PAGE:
3. Invest further and differently in our education system. We call on government to invest more and differently in education; all individuals should be entitled to government-supported provision up to level 3, and a target should be set for education spending to be a percentage of GDP, including raising 16 to 18 funding per student by 5% a year for five years from 2019 which would bring us into line with the OECD top quintile average.. A broad set of measures should be in place to encourage employers and individuals to invest more. These include a tax rebate scheme for both employers and individuals, and personal training accounts for the low-waged.

The report is released in the context of UK competitiveness being under intense scrutiny, with business and consumer confidence lagging.

Brexit uncertainty – with a CBI saying 80% of firms are deferring investment decisions (1) - is combining with a productivity slump more acute than any leading western nation (2), and diminishing confidence across key economic sectors (3).

Too many young people are leaving education without capabilities that business requires – in a recent CBI and Pearson survey on Education and Skills, two thirds of employers raised concerns about future skills needs (4).

Many adults lack the skills they need to be fully productive at work – two thirds of the workforce of 2030 has already left full time education (5); but jobs in 2030 will look very different, and life expectancy has increased, meaning that adults will require ongoing reskilling to keep pace.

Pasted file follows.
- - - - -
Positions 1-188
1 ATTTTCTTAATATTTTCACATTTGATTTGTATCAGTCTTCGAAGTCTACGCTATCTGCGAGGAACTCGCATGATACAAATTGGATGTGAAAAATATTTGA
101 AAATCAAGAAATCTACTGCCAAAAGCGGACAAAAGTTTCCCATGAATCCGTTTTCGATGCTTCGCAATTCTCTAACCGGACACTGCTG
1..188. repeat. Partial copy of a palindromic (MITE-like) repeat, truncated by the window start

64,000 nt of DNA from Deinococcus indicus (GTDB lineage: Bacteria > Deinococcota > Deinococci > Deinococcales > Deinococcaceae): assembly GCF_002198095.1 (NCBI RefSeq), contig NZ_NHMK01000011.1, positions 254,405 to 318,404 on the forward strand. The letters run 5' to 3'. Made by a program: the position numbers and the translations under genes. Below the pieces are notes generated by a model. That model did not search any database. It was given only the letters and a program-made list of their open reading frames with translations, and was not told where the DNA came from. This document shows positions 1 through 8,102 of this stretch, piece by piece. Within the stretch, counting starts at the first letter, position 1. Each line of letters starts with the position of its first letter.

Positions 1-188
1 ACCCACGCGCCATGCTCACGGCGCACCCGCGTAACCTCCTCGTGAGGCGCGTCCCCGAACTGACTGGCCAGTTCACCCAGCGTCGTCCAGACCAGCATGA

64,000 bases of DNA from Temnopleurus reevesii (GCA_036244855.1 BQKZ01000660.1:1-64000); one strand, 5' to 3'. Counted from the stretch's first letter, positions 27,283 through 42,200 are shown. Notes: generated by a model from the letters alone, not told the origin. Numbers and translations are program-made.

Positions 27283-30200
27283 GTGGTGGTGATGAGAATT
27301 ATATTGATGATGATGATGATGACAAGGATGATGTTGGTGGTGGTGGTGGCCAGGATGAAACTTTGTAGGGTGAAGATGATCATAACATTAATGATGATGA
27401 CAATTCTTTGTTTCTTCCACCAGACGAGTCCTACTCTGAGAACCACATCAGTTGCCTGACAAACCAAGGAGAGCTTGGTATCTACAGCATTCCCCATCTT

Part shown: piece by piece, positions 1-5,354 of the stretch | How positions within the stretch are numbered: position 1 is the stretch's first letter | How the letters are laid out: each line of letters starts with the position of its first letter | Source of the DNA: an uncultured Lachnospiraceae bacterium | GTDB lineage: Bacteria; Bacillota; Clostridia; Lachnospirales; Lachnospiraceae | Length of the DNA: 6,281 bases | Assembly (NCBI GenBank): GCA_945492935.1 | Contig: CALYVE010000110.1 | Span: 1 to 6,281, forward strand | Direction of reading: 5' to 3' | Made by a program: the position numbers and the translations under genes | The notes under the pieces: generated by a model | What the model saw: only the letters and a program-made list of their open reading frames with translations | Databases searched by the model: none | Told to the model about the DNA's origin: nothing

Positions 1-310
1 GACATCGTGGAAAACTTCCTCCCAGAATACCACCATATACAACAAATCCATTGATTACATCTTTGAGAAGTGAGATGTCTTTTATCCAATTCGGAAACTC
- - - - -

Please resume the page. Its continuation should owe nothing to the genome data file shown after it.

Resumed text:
“UK talent and hard work can help us navigate economic challenges, but only if our skills system is in step with the needs of the economy. Without root and branch reform, future generations will be disconnected from economic opportunities.”

- Neil Carmichael MP, chair of the Commission, and former chair of the Education Select Committee


“The Commission’s report is an urgent call for action. If we are to be successful in responding to the skills challenge and supporting learners to make progress in their lives it is crucial that government continues to work in collaboration with learners, parents, educators and employers on design of the future education landscape. Our education system should ensure that people of all ages have access to the learning opportunities required for them to adapt to our changing world including in the world of work, supporting long-term success in life and careers for all.”

- Cindy Rampersaud, Senior Vice President, BTEC and Apprenticeships, Pearson




1. “8 out of 10 businesses say Brexit hits investment”, CBI, October 2018,

2. 2018 CBI Pearson Survey of Education & Skills,